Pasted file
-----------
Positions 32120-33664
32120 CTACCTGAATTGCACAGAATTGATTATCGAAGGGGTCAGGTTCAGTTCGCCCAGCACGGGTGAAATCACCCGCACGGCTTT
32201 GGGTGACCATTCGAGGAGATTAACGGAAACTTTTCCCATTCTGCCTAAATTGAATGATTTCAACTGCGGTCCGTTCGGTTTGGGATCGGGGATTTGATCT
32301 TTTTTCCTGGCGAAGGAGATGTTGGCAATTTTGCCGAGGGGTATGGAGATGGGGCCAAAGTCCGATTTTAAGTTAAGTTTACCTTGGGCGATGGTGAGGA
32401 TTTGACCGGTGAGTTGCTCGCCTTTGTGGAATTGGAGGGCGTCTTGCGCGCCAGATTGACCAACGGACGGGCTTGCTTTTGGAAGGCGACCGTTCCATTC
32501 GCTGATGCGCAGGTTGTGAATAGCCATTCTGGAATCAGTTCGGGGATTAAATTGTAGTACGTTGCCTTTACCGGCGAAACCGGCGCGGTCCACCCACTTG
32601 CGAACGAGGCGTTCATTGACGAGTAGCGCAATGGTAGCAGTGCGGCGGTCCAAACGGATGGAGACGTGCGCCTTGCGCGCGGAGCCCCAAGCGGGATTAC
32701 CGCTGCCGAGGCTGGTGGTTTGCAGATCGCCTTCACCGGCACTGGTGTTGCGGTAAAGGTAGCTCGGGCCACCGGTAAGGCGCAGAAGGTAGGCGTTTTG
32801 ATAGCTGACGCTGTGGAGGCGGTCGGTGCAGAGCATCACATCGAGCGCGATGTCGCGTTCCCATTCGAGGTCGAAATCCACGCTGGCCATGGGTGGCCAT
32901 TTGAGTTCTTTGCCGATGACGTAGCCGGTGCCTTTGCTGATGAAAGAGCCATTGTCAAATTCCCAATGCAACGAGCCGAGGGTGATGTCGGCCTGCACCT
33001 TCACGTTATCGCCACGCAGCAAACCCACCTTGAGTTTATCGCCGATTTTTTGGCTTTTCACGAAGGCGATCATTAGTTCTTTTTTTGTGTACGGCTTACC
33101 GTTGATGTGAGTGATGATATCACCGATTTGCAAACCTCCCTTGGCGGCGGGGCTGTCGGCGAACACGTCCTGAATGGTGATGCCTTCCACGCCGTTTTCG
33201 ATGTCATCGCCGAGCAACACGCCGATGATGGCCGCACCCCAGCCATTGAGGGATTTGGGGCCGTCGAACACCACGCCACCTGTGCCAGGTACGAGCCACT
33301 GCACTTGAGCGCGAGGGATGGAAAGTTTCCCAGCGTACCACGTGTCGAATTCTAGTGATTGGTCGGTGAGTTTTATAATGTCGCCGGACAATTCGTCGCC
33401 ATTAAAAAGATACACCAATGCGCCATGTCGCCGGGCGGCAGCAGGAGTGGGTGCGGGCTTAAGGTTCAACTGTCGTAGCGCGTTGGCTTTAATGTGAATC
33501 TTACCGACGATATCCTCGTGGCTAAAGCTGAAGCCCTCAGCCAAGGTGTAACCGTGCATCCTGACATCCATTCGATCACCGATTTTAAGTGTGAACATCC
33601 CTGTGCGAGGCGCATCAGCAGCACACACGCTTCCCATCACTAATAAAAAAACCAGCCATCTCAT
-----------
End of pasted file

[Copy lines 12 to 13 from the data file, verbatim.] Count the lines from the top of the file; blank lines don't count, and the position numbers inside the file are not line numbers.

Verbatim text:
33101 GTTGATGTGAGTGATGATATCACCGATTTGCAAACCTCCCTTGGCGGCGGGGCTGTCGGCGAACACGTCCTGAATGGTGATGCCTTCCACGCCGTTTTCG
33201 ATGTCATCGCCGAGCAACACGCCGATGATGGCCGCACCCCAGCCATTGAGGGATTTGGGGCCGTCGAACACCACGCCACCTGTGCCAGGTACGAGCCACT